By Phyllis C. Richman

From downtown to the far suburbs, a chain of eating places has been growing with a speed that McDonald’s might envy. It has nearly 70 locations in the Washington area, and it serves 3 million meals a year.

Yet this operation makes no profit, no income at all. It is Washington’s network of soup kitchens, a vast enterprise that will feed any hungry man, woman or child who comes along. Free.

Soup kitchens once were considered the exclusive domain of the hard-core inner-city poor, like the young woman layered in sweaters to protect herself from the chill of a recent winter evening in McPherson Square downtown. One of many in the bedraggled crowd, she juggled a cup of coffee, two sandwiches, fruit and dessert — the night’s offering from McKenna’s Wagon at the curb.

Feeding the Homeless

Youth Ministry projects often center around one of the Fruits of the Holy Spirit. When we made and served meals to some of the homeless and hungry D.C. residents, we experienced one of those gifts – charity – in action.

Matthew 25:35 says, “For I was hungry and you gave me food, I was thirsty and you gave me drink, I was a stranger and you welcomed me.”

For this project, we joined McKenna’s Wagon, a mobile food truck that is a service of Martha’s Table, a Washington, DC soup kitchen. Our middle and high school volunteers joined McKenna’s Wagon, making stops at McPherson Square and The World Bank where they served hot meals, as well as sandwiches, homemade muffins, fruit, as well as water and iced tea.

They handed food that they helped make to homeless men and women and gained an understanding of how service is an essential part of living a Christian life. By removing the veil of anonymity, the students were able to see the direct result of the charity.

They learned that volunteers join McKenna’s Wagon, seven days a week, 365 days a year to feed hundreds of DC residents who may be experiencing homelessness or hunger.

However, today’s soup kitchens also are feeding multitudes who never thought they would ask for a handout — the newly jobless and families living on the edge. In suburban Gaithersburg, for instance, the Lord’s Table feeding center has seven highchairs for the increasing number of children among its regulars.

There are people like Barbara Wrice, a disabled former department store worker trying to stretch her tight budget. For the last three years, she has come to the Dinner Program for Homeless Women in a downtown Washington church basement to socialize and to dine on meals such as one recent night’s fare of barbecued chicken and sauteed peppers over rice.

And people like the Rev. Henry L. Ferguson, dapper in plaid shirt and necktie as he handed his two stepchildren books to read while they waited to join the second shift in the dining room of Christ House in Alexandria, where he’s been eating off and on for the last decade.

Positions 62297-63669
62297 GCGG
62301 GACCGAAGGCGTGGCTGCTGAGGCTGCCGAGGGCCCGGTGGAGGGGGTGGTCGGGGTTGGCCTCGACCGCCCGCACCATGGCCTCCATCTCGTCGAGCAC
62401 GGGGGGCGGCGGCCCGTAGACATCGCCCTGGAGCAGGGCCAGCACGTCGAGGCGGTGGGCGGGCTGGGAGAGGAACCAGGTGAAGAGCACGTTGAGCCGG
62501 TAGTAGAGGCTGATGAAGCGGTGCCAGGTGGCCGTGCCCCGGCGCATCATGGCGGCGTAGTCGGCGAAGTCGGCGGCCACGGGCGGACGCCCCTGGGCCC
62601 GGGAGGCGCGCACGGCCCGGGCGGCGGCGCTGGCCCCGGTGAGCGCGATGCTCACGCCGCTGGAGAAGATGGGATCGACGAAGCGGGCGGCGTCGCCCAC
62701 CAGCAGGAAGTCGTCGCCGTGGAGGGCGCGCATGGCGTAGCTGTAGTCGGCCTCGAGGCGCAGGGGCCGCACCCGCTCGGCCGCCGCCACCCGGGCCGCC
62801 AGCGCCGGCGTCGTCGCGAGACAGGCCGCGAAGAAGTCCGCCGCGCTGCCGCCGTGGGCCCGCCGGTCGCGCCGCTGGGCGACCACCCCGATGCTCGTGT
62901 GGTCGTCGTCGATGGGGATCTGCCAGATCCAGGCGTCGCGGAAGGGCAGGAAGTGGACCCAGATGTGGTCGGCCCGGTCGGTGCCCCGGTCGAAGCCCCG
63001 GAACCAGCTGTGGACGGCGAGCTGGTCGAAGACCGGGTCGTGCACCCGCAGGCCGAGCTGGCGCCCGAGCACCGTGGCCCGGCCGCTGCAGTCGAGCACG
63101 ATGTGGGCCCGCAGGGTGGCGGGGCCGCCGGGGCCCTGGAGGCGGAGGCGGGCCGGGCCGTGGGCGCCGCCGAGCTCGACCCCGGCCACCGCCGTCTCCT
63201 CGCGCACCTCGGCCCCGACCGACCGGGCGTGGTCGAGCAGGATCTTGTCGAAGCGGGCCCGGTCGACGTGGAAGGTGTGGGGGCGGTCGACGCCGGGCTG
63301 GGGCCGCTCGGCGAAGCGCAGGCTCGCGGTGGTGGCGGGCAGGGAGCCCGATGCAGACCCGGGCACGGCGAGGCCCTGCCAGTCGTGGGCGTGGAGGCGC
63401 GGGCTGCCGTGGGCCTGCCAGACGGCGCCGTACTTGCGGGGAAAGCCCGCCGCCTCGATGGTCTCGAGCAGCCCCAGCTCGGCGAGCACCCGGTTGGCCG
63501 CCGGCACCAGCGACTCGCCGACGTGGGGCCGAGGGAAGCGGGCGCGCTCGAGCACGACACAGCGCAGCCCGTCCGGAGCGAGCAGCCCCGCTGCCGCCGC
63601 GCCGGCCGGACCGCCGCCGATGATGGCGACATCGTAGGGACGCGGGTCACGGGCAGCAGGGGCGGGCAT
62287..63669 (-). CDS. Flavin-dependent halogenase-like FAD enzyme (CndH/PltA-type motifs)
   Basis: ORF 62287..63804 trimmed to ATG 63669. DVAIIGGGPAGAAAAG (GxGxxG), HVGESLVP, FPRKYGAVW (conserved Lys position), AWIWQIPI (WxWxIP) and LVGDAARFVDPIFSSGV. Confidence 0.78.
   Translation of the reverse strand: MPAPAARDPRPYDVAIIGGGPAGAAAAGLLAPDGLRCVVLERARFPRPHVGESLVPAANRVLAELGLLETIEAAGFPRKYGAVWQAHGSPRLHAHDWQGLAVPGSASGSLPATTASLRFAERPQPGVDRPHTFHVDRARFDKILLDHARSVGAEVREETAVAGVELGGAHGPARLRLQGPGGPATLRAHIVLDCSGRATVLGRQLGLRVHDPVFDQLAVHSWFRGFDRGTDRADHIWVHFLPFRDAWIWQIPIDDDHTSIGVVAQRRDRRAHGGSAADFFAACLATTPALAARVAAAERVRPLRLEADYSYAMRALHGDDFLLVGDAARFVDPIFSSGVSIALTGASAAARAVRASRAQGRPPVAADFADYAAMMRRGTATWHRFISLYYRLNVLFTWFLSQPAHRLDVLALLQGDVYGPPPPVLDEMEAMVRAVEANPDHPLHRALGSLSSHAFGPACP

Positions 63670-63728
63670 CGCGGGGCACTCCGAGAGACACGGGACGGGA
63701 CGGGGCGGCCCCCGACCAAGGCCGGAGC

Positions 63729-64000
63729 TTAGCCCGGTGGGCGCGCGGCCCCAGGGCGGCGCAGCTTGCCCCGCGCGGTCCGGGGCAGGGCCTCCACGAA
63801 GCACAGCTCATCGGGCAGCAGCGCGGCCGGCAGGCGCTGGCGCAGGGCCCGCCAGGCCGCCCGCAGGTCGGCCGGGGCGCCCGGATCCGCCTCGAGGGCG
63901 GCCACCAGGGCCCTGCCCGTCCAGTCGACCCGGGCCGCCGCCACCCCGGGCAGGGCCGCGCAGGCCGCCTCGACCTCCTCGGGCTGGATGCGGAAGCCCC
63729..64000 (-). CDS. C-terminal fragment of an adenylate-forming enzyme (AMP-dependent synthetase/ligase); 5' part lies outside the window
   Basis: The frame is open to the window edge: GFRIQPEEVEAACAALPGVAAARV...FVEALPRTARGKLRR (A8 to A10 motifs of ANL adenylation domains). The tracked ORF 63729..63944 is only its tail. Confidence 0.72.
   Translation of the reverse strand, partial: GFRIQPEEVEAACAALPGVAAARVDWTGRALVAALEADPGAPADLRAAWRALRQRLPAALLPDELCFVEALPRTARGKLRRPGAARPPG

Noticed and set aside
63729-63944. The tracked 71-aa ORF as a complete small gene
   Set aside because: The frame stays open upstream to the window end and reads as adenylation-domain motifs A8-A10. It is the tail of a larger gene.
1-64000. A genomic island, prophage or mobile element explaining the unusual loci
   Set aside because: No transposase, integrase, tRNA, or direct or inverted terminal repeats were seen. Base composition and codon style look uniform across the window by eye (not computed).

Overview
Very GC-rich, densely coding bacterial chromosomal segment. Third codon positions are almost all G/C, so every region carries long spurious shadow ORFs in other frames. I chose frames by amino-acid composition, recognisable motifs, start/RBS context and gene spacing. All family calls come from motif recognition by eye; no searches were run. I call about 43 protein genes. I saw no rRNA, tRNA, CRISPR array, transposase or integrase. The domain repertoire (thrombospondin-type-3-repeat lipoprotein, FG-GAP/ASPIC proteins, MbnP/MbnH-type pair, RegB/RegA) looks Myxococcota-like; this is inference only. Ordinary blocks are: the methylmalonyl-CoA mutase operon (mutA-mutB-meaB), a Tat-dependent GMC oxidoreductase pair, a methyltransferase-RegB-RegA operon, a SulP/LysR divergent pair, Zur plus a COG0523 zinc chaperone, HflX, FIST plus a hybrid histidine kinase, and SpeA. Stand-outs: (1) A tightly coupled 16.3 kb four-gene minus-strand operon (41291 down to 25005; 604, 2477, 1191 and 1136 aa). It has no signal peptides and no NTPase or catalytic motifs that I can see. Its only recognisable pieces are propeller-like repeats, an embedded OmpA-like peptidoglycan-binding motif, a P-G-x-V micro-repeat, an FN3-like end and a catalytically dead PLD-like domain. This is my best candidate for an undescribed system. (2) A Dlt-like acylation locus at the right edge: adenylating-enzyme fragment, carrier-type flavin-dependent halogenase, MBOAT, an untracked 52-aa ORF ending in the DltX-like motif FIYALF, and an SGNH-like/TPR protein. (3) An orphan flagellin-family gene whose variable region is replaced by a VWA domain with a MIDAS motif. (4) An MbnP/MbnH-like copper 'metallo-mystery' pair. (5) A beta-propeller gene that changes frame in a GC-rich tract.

Those fed by the kitchens mirror the area’s changing demographics: younger than in years past, drawn from all races. Some places serve only women. At the Desayuno y Dialogo (breakfast and dialogue) program at St. Margaret’s Church near Dupont Circle, the clientele is Hispanic, and black beans and tortillas are menu staples.

The Salvation Army has mobile kitchens crisscrossing affluent Fairfax County to service motels used as homeless shelters. Operation Love in Woodbridge has fed homeless people living in the woods of Prince William Forest State Park. Project PB&J provides summer meals for children in the Dumfries area of Prince William County. In Montgomery County, Bethesda Cares serves 50 lunches each weekday in a three-year-old program that is nearly doubling each year.Filling a Neighborhood Void

The demand is so great that at least half a dozen new kitchens spring up each year and quickly find themselves swamped with clients. Tim Hutchens’s experience is typical. He and other volunteers started a program last year to fill a void in services for the poor in the Columbia Heights neighborhood of Northwest Washington.

He put signs on telephone poles and waited. At first, nobody came; then he lured the homeless from nearby parks. Now, he provides 200 breakfasts a week at a cost of $50 a week.

“A lot of these guys feel that the world owes them a bowl of oatmeal,” said Hutchens, whose weekend Neighbors in Action breakfast program operates out of All Souls Unitarian Church at 16th and Harvard streets NW. “They’re right. The world does owe them a bowl of oatmeal.”

Twenty million Americans now rely on a soup kitchen or food pantry each month, according to a study by the House Select Committee on Hunger. In Washington, where the city provides shelter for more than 3,000 homeless people and at least 2,000 to 4,000 others sleep in the streets, the people who run soup kitchens reported that they had served nearly a third more people this year than last.


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